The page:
Even as vehicle retail registrations declined 26.81 per cent year-on-year to 11,88,087 units in August, an improvement on month-on-month basis was seen owing to uptick in bookings in the wake of ongoing festivities, the data released by Federation of Automobile Dealers Associations (FADA) stated on Wednesday.
On the basis of yearly comparison, two-wheeler registrations declined 28.71 per cent, three-wheelers sales declined by 69.51 per cent; commercial vehicles by 57.39 per cent; and passenger vehicles by 7.12 per cent.
Also read: Auto rebound with 20% growth in August
Tractor registrations continued their upwards journey with 27.80 per cent YoY growth in the month. The entry-level passenger vehicles showed initial signs of demand revival as the uptick was witnessed around the Janmashtami and Ganesh Chaturthi festivals.
The apex national body of automobile retail industry said the overall demand is still not equal to the pre-COVID levels, as despite abundant liquidity, the risk-averse mood of banks and NBFCs, coupled with stricter CIBIL scores, failed to capture the demand in August.
The FADA said it hoped the government would reduce Goods and Services Tax on two-wheelers and roll out incentive-based 'scrappage policy' to re-ignite demand.
"With the start of festival season and the government's continued effort to open up India, the month of August saw good numbers when compared to immediate previous months. August also saw an arrest in decline and pullback efforts on all fronts were visible, though on YoY all categories except tractors continued to fall, though at a slower pace," FADA President Vinkesh Gulati said.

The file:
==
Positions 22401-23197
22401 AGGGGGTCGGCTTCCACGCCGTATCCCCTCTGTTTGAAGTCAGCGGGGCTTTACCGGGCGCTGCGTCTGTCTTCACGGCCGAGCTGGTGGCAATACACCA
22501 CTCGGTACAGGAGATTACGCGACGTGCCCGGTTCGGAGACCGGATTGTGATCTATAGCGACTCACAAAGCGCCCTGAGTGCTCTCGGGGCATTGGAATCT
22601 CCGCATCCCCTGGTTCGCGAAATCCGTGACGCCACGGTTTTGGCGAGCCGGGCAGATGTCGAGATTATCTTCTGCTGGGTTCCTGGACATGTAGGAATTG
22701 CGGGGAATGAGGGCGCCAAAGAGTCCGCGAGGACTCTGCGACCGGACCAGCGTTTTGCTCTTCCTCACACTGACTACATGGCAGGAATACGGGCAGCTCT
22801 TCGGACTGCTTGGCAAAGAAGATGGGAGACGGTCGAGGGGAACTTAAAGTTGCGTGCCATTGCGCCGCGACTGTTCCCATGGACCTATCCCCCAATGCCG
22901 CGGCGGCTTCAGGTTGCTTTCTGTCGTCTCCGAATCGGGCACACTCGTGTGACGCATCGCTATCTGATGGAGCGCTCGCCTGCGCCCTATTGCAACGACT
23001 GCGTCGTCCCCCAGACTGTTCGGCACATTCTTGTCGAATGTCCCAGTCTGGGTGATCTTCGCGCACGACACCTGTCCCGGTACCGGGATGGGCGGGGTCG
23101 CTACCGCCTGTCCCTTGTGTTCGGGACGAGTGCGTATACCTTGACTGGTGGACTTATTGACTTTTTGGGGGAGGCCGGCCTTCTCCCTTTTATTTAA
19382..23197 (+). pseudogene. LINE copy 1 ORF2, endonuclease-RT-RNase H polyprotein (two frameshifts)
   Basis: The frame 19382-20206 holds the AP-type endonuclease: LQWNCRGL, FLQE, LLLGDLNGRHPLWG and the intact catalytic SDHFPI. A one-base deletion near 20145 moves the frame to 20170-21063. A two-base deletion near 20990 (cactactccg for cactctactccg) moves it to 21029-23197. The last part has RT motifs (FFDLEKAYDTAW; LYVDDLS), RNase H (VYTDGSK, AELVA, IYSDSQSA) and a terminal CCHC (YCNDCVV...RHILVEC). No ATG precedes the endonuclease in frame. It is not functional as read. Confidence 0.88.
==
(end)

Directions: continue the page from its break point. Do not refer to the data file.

Apart from the rural market, which has shown revival signs, urban centres have also shown initial signs of demand pullback, the FADA said. It said tractor, small commercial vehicles and entry-level passenger vehicles positively impacted the August sales as the Centre puts extra focus on rural development and agriculture.
Talking about the near-term outlook, FADA hinted the month could see subdued sales. "September brings with itself, the inauspicious 16 days of the Shraadh period. This coupled with 30 days of Adhik Maas (an extra month in the Hindu calendar that is inserted to keep the lunar and solar calendars aligned) is considered inauspicious in North, East and West India when no high-value transactions take place," it added.
It said that since the moratorium period has ended, and if NPA's are not too high and the recovery rate is neutral to positive, banks and NBFCs may return with aggressive financing schemes for auto loans.